Top cop’s lawyer case: Defence allowed to challenge graft notice

By Shazwan Mustafa Kamal, The Malaysian Insider

The question of motive is still playing out as a central theme surrounding the case of lawyer Rosli Dahlan, with the Sessions Court ruling today that the defence could question a deputy public prosecutor on his motive in issuing a corruption notice.

The court dismissed the prosecution’s application to disallow the defence team from questioning DPP Anthony Kevin Morais.

“The court hereby rejects the prosecution’s application. The case will carry on,” said Sessions Court judge Abu Bakar Katar.

The ruling allows the defence to challenge the validity of the Anti-Corruption Agency (ACA) notice issued by Morais which under the law compels a person to disclose the assets he owns.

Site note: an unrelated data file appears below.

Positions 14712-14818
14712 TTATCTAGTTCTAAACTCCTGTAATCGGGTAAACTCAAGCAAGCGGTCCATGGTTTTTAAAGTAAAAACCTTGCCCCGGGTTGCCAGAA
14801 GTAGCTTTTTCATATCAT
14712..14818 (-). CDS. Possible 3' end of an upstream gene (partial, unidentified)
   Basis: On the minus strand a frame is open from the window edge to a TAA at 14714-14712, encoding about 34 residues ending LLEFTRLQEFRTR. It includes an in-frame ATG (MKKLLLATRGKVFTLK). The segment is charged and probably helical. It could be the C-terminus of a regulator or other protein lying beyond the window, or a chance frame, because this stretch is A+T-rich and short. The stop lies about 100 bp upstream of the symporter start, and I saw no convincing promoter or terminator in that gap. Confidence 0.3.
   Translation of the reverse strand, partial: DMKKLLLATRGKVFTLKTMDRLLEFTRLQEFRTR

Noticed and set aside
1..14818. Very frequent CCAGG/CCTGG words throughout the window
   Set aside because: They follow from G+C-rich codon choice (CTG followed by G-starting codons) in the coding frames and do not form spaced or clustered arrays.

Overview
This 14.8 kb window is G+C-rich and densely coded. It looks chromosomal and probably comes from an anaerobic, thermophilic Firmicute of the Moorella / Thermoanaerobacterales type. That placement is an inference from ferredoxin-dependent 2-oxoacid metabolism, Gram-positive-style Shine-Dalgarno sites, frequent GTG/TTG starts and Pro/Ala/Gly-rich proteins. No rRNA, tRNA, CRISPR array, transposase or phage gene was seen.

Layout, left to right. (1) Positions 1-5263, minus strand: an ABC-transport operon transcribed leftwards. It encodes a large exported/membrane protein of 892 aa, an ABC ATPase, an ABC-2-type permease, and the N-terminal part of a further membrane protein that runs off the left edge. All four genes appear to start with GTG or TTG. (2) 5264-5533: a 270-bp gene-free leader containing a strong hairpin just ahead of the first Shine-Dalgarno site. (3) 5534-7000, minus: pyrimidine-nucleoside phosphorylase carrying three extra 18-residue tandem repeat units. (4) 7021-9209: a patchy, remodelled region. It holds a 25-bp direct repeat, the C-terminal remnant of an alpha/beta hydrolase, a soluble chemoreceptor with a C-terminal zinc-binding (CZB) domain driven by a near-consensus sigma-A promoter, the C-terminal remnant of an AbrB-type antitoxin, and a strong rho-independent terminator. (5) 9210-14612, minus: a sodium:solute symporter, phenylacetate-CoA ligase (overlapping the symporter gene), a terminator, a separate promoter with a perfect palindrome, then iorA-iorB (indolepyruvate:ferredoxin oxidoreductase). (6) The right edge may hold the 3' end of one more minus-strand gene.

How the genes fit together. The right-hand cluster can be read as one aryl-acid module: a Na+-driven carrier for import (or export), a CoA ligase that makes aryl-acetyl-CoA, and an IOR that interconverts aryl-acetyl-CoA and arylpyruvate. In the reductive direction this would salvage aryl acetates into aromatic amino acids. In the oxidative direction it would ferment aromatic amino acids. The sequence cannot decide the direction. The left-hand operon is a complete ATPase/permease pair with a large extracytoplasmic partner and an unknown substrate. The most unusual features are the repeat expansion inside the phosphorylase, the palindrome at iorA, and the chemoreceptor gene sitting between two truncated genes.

Yesterday, Rosli’s lawyer Datuk K. Kumaraendran had claimed that the notice was a “set up” to trap Rosli.

In his arguments a day earlier, the defence lawyer said the ACA had no valid reason to issue the notice after Morais admitted, under cross-examination, that Rosli’s name had not been mentioned by the person who had accused former Commercial Crimes Investigation (CCID) director Datuk Ramli Yusuff of corruption.

Rosli had been acting then for Ramli in the latter’s corruption case.

In his testimony yesterday, Morais claimed that Rosli, who had a close relationship with the cop, would be able to provide evidence to successfully prosecute Ramli.

Rosli had been charged two years ago under section 3(1)(b) of the Anti-Corruption Act 1997 for “deliberately” not complying with the terms of a notice issued by graft busters who wanted him to spill the beans on what assets he owned, in an effort to connect him to an investigation which involved Ramli two years ago.

If convicted, he may be jailed for up to 20 years and fined a maximum RM100,000.